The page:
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Jane Eyre [DVD] [2006]

278 customer reviews

Price: £3.52 & FREE Delivery in the UK on orders over £20. Details
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Product details

  • Actors: Ruth Wilson, Toby Stephens, Francesca Annis, Andrew Buchan, Aidan McArdle
  • Directors: Susanna White
  • Format: Widescreen, Subtitled, PAL, Dolby, Digital Sound
  • Language: English
  • Subtitles: English
  • Subtitles For The Hearing Impaired: English
  • Audio Description: English
  • Region: Region 2 (This DVD may not be viewable outside Europe. Read more about DVD formats.)
  • Aspect Ratio: 16:9 - 1.78:1
  • Number of discs: 2
  • Classification: PG
  • Studio: 2 Entertain Video
  • DVD Release Date: 5 Feb. 2007
  • Run Time: 232 minutes
  • Average Customer Review: 4.5 out of 5 stars  See all reviews (278 customer reviews)
  • ASIN: B000IJ7H2C
  • Amazon Bestsellers Rank: 3,084 in DVD & Blu-ray (See Top 100 in DVD & Blu-ray)

Reviews

Product Description

DVD includes Audio Navigation and Description on both discs

From Amazon.co.uk

Continuing the BBC’s unrivalled reputation for costume drama, their new adaptation of Jane Eyre proved to be one of the television triumphs of 2006. Based, as you’d expect, on the Charlotte Bronte book of the same name, this two-disc set brings together the full series, spread across the best part of four sumptuous hours.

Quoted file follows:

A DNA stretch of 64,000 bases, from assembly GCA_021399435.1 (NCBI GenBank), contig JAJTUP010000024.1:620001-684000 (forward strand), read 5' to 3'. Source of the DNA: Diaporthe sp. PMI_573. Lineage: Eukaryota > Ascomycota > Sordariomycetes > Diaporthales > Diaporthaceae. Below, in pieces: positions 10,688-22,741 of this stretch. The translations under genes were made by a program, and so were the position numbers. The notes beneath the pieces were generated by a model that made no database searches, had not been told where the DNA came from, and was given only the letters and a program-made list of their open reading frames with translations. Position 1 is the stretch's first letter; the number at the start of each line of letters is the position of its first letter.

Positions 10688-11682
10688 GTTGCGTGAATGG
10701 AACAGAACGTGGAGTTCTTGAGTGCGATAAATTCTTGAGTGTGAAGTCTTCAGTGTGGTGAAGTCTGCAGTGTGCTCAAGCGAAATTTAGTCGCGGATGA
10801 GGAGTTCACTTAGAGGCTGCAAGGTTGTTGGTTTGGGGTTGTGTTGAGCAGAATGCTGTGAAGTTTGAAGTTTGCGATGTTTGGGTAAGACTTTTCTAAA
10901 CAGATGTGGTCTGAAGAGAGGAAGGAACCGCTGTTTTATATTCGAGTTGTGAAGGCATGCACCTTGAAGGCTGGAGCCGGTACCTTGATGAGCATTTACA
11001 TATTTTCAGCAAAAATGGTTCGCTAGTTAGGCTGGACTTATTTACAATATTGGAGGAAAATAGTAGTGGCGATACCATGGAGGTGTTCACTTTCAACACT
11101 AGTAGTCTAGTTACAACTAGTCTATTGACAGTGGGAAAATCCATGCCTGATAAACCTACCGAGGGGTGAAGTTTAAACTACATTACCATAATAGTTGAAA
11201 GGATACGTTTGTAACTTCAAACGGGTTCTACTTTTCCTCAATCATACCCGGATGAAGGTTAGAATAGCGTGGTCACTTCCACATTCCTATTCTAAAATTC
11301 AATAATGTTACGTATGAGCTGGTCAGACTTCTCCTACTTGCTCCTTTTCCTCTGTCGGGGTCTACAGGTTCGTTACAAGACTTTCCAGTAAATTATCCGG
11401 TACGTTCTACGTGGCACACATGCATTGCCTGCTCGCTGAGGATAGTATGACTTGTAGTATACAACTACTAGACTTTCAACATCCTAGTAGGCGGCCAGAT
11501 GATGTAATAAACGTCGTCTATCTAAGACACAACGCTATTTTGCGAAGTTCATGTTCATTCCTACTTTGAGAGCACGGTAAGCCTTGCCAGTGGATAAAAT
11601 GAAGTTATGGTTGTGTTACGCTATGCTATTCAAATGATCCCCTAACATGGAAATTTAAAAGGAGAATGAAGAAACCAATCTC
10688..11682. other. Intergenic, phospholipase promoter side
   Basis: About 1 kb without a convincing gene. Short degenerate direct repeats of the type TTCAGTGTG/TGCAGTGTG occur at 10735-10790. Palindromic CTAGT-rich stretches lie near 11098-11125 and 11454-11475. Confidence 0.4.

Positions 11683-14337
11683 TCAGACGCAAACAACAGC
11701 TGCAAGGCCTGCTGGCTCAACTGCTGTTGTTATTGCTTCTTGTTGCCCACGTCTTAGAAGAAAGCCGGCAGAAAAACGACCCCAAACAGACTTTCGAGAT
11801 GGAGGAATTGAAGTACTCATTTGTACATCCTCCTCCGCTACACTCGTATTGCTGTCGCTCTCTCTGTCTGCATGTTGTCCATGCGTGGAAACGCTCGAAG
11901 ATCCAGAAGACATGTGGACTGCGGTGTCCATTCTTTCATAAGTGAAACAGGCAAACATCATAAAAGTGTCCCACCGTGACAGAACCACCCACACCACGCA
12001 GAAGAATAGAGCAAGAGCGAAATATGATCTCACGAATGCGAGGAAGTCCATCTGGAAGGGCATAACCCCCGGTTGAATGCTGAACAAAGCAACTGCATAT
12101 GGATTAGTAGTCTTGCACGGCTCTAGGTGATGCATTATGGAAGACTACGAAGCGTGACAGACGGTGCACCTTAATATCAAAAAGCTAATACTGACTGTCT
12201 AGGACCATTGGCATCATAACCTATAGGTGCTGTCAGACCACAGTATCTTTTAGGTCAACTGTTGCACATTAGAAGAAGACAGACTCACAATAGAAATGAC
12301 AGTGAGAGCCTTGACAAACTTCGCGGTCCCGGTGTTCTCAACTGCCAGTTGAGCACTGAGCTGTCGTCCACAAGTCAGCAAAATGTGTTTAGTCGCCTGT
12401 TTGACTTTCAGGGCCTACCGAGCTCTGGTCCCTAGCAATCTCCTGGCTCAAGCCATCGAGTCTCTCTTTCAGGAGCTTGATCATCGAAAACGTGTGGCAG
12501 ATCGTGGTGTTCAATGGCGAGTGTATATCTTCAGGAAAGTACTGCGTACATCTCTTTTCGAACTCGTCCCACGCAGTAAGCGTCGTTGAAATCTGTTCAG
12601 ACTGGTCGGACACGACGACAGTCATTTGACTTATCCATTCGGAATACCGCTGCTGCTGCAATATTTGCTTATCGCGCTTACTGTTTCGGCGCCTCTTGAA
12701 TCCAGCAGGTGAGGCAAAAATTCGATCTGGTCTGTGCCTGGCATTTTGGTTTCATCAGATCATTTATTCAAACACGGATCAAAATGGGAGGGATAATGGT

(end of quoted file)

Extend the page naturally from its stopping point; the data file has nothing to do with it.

It’s a faithful adaptation, with Ruth Wilson giving an exceptional performance in the title role. Mr Rochester’s boots, meanwhile, are filled by Toby Stephenson, and both prove to be wise choices. Backed up by an excellent supporting cast, they’re also supported by some quite superb scenery, warm photography and skilful, at times neatly understated the direction, that gives the story space to develop.

Is the best adaptation of Jane Eyre? It certainly builds a compelling case, and while there’s the odd slight misstep along the way, it’s primarily a terrific interpretation of a classic romance. Perhaps the only real disappointment is that the DVD release itself doesn’t offer more in the way of added features, but given the presentation and quality of the main attraction, that’s unlikely, rightly, to deter those in search of some classic BBC drama. --Jon Foster

Customer Reviews

4.5 out of 5 stars

Most Helpful Customer Reviews

37 of 40 people found the following review helpful By Galathea on 28 Dec. 2006
Format: DVD
This is a beautiful screen adaptation of Charlotte Bronte's classic, however Bronte purists may find screen-writer Sandy Welch's interpretation of the novel at odds with their own conceptions.

"Jane Eyre" is a Victorian Gothic novel, therefore screen productions have a tendency towards melodrama and theatricality which would not go down well with a modern audience. Sandy Welch has focused on the relationship between orphan governess, Jane Eyre and her employer, the egnimatic Edward Rochester. In this production excessive melodrama has been avoided and Jane and Rochester seem to be real people with whom the audience can relate.